Erythema toxicum is a common rash seen in full-term newborns. It usually appears in the first few days after birth and fades within a week.
Up to half of all newborns will have erythema toxicum (air-uh-THEE-muh TOK-sih-kum). The rash can be on the baby's face, chest, arms, and legs, but usually won't be on the palms or soles of the feet. It's a blotchy red rash with small bumps that can be filled with fluid. Although the fluid might look like pus, there is no infection.
Erythema toxicum — also called erythema toxicum neonatorum (ETN) — doesn't cause any symptoms and goes away on its own. So, no treatment is needed.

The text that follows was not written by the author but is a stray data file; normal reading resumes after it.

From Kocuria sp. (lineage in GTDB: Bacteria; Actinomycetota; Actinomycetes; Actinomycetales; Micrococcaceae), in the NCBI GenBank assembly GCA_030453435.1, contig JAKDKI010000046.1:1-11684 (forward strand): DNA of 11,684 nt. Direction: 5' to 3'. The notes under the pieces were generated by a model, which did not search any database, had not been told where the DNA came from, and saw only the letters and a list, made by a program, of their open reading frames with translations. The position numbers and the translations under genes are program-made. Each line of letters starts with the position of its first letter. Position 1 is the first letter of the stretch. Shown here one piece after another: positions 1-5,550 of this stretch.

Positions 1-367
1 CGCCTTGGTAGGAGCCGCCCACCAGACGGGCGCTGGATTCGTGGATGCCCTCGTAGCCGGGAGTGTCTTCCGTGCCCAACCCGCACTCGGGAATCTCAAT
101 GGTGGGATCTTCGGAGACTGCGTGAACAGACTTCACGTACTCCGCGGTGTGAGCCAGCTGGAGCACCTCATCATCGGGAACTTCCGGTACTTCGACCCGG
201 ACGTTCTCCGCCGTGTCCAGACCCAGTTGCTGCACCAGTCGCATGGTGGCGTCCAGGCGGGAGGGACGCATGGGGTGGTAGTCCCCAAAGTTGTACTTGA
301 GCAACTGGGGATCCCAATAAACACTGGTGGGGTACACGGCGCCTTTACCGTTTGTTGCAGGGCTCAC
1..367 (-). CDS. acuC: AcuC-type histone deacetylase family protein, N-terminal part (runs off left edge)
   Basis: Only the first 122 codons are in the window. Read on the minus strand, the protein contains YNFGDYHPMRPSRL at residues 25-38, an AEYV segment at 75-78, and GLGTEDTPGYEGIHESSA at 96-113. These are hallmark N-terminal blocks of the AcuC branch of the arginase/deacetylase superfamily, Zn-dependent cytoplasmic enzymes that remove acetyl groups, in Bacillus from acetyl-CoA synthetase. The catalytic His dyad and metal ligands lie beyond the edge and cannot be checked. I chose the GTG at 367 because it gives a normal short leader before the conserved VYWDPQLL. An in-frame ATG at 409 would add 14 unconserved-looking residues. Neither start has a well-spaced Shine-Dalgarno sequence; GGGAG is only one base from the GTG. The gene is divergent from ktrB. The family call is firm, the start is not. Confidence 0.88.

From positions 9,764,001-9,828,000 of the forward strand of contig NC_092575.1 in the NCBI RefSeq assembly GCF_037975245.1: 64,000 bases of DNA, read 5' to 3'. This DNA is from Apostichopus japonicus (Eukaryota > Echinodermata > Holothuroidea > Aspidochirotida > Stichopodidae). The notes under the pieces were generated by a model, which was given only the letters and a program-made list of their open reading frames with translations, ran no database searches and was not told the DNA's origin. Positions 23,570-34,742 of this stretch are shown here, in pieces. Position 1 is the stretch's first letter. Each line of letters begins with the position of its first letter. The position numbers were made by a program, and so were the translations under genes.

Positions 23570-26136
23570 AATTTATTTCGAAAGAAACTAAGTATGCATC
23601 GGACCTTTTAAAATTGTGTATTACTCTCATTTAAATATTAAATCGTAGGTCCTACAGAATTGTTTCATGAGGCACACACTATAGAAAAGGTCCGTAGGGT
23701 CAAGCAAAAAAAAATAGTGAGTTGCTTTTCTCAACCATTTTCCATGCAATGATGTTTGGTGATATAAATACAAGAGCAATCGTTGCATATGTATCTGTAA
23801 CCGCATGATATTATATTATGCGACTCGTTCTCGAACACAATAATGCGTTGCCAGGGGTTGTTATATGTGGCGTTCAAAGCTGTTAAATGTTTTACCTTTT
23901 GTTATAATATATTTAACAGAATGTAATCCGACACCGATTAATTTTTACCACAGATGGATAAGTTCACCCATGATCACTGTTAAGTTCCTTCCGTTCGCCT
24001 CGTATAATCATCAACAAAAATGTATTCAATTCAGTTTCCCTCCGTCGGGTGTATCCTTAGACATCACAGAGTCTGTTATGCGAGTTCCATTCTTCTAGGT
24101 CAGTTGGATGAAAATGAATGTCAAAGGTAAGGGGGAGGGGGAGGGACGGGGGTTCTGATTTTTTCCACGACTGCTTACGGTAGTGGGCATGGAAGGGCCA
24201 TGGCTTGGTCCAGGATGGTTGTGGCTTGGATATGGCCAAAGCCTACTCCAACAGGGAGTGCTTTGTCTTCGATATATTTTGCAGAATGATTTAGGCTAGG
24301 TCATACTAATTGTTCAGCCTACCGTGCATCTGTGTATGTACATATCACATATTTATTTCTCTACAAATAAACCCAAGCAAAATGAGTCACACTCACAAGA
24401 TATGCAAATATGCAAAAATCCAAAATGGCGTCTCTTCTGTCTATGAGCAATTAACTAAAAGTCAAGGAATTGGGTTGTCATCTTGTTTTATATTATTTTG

You can care for your newborn's skin normally:
Sponge bathe your baby with a gentle washcloth until the umbilical cord falls off, which usually takes about 1–4 weeks.
Do not bathe your baby in a tub until after the first week of life and after the umbilical cord has fallen off.
Most babies only need to be bathed 2–3 times per week.
Use warm water and a baby-specific liquid cleanser that is mild and unscented.
Call your doctor if:
The skin bumps get worse or have not gone away by the time your baby is about 2 weeks old.
Your baby develops a new rash.
Your baby isn't feeding well.
Your baby has a fever of 100.4°F (38°C) or higher when the temperature is taken rectally.